‘To save lives, one should be pragmatic’: Lavrov promises peaceful practical steps on Syria
“We want to have a meeting of the countries that have direct influence on what is going on on the ground in Syria, either by being there … or through financing and supplying arms to the opposition,” Lavrov told CNN's Christiane Amanpour, adding that it would be a meeting “in a narrow format” involving Russia, the US and “some regional powers.”
Image of 5-year-old Syrian boy Omran Daqneesh is "a tragedy," and moderates "must separate themselves from Nusra," says Russian FM Lavrov. pic.twitter.com/wxPzQ7J9Ig— Christiane Amanpour (@camanpour) October 12, 2016
The diplomat also confirmed that the meeting, which will also be attended by Turkey, Saudi Arabia and Qatar, is scheduled for the coming Saturday. He said he hopes that it will be “a business-like discussion and not some general assembly-like debate” that would allow the sides to launch a real dialog based on the US-Russian agreement on Syria reached in mid-September.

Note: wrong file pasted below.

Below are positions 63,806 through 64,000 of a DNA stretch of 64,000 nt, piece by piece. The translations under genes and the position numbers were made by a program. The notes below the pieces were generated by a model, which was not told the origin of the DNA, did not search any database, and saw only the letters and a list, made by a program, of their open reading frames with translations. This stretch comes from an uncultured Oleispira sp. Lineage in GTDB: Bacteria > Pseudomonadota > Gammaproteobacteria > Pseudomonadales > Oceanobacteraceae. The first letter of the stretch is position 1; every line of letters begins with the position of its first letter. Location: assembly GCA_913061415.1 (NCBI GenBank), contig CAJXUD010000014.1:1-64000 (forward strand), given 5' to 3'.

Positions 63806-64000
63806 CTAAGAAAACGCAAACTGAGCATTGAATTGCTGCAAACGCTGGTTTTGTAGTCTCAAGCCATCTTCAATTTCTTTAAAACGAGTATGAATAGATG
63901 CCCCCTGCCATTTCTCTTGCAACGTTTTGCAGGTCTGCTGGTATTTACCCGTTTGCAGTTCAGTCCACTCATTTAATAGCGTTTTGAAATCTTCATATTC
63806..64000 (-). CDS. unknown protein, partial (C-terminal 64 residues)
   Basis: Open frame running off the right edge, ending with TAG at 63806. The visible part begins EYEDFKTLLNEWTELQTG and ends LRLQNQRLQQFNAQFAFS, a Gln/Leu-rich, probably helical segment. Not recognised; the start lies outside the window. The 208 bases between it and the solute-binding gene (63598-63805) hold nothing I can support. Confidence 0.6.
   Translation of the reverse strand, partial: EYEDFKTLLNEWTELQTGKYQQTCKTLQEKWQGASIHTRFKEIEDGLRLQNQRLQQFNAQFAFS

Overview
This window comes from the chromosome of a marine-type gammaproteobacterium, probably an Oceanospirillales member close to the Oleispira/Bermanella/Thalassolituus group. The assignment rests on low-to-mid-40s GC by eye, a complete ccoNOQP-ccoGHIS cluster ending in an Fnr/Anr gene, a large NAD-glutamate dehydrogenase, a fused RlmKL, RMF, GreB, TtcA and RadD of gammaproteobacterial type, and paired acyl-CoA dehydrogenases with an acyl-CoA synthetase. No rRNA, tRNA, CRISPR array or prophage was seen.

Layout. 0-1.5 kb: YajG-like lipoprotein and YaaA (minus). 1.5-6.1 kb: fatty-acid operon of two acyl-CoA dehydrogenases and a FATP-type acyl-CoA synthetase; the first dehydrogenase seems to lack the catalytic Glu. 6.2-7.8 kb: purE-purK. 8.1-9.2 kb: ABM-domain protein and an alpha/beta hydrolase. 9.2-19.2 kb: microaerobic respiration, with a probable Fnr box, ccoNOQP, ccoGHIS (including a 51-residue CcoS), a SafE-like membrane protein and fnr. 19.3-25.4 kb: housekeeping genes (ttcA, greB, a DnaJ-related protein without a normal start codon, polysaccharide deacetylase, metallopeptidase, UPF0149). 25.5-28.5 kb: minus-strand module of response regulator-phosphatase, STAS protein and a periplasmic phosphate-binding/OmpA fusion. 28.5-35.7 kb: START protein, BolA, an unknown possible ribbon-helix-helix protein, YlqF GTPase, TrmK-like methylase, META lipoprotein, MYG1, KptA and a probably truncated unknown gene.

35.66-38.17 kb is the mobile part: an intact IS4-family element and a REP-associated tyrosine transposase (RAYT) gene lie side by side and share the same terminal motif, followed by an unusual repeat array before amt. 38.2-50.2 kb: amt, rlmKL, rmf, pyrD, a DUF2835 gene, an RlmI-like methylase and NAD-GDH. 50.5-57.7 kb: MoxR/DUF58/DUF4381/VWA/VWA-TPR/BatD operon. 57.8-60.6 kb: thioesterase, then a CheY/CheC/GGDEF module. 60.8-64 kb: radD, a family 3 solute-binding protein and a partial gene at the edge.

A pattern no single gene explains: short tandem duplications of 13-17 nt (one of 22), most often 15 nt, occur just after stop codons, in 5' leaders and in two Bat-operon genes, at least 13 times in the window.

Lavrov believes the involvement of regional players is necessary as the US is apparently not as influential on the ground as it claims.
“The key problem is the total inability of the US and the other members of the US-led coalition to separate the moderates from Al Nusra [Front],” Lavrov said, adding that the US, including CIA chief John Brennan, assured Russia in February that it needed two weeks to separate the moderate rebels from Al Nusra and “they never did it.”
Russia got “an impression that what the US and [their allies] really want is to spare Al Nusra [Front] and to keep it in case they decide to use a ‘Plan B’,” the minister noted once again.
“I do not want to suspect the US of encouraging terrorism but what they do in the case of Al Nusra makes me very suspicious.”
“We launched the ceasefire only to see the US coalition attacking the positions of the Syrian army three days after it was launched,” Lavrov said, referring to the US-led coalition airstrike on Syrian army positions in the eastern Syrian city of Deir ez-Zor besieged by Islamic State (IS, formerly ISIS/ISIL), which took place on September 17.
“They said it was a mistake, but I read [the] statement of official Pentagon representative, Colonel Thompson, who said that this strike was prepared for two days and was based on very good intelligence,” Lavrov said. “Immediately after this mistaken strike, Islamic State launched an offensive in Deir ez-Zor.”